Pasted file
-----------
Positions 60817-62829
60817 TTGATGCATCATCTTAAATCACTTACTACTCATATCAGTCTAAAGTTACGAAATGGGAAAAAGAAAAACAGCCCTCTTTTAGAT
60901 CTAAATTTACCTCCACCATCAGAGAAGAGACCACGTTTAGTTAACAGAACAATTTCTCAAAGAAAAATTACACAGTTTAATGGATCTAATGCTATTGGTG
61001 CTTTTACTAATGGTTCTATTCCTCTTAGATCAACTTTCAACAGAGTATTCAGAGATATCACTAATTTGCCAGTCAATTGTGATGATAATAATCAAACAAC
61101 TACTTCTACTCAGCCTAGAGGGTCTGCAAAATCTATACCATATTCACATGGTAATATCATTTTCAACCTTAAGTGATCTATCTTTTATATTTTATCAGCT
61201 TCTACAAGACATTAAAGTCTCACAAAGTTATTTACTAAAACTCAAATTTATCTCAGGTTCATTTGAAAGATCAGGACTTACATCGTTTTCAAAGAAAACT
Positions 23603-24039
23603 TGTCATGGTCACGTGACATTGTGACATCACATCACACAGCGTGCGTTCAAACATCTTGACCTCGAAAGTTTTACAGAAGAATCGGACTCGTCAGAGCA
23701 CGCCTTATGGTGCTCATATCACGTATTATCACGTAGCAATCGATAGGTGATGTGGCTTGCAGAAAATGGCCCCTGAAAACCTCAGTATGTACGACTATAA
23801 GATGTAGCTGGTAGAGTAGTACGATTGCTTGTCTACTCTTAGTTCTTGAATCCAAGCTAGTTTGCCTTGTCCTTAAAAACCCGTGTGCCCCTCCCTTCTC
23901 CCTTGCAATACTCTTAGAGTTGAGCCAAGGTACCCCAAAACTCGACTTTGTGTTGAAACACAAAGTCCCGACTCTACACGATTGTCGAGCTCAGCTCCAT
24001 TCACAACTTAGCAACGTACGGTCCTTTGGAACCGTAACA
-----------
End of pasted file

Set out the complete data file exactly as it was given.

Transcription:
Positions 60817-62829
60817 TTGATGCATCATCTTAAATCACTTACTACTCATATCAGTCTAAAGTTACGAAATGGGAAAAAGAAAAACAGCCCTCTTTTAGAT
60901 CTAAATTTACCTCCACCATCAGAGAAGAGACCACGTTTAGTTAACAGAACAATTTCTCAAAGAAAAATTACACAGTTTAATGGATCTAATGCTATTGGTG
61001 CTTTTACTAATGGTTCTATTCCTCTTAGATCAACTTTCAACAGAGTATTCAGAGATATCACTAATTTGCCAGTCAATTGTGATGATAATAATCAAACAAC
61101 TACTTCTACTCAGCCTAGAGGGTCTGCAAAATCTATACCATATTCACATGGTAATATCATTTTCAACCTTAAGTGATCTATCTTTTATATTTTATCAGCT
61201 TCTACAAGACATTAAAGTCTCACAAAGTTATTTACTAAAACTCAAATTTATCTCAGGTTCATTTGAAAGATCAGGACTTACATCGTTTTCAAAGAAAACT
Positions 23603-24039
23603 TGTCATGGTCACGTGACATTGTGACATCACATCACACAGCGTGCGTTCAAACATCTTGACCTCGAAAGTTTTACAGAAGAATCGGACTCGTCAGAGCA
23701 CGCCTTATGGTGCTCATATCACGTATTATCACGTAGCAATCGATAGGTGATGTGGCTTGCAGAAAATGGCCCCTGAAAACCTCAGTATGTACGACTATAA
23801 GATGTAGCTGGTAGAGTAGTACGATTGCTTGTCTACTCTTAGTTCTTGAATCCAAGCTAGTTTGCCTTGTCCTTAAAAACCCGTGTGCCCCTCCCTTCTC
23901 CCTTGCAATACTCTTAGAGTTGAGCCAAGGTACCCCAAAACTCGACTTTGTGTTGAAACACAAAGTCCCGACTCTACACGATTGTCGAGCTCAGCTCCAT
24001 TCACAACTTAGCAACGTACGGTCCTTTGGAACCGTAACA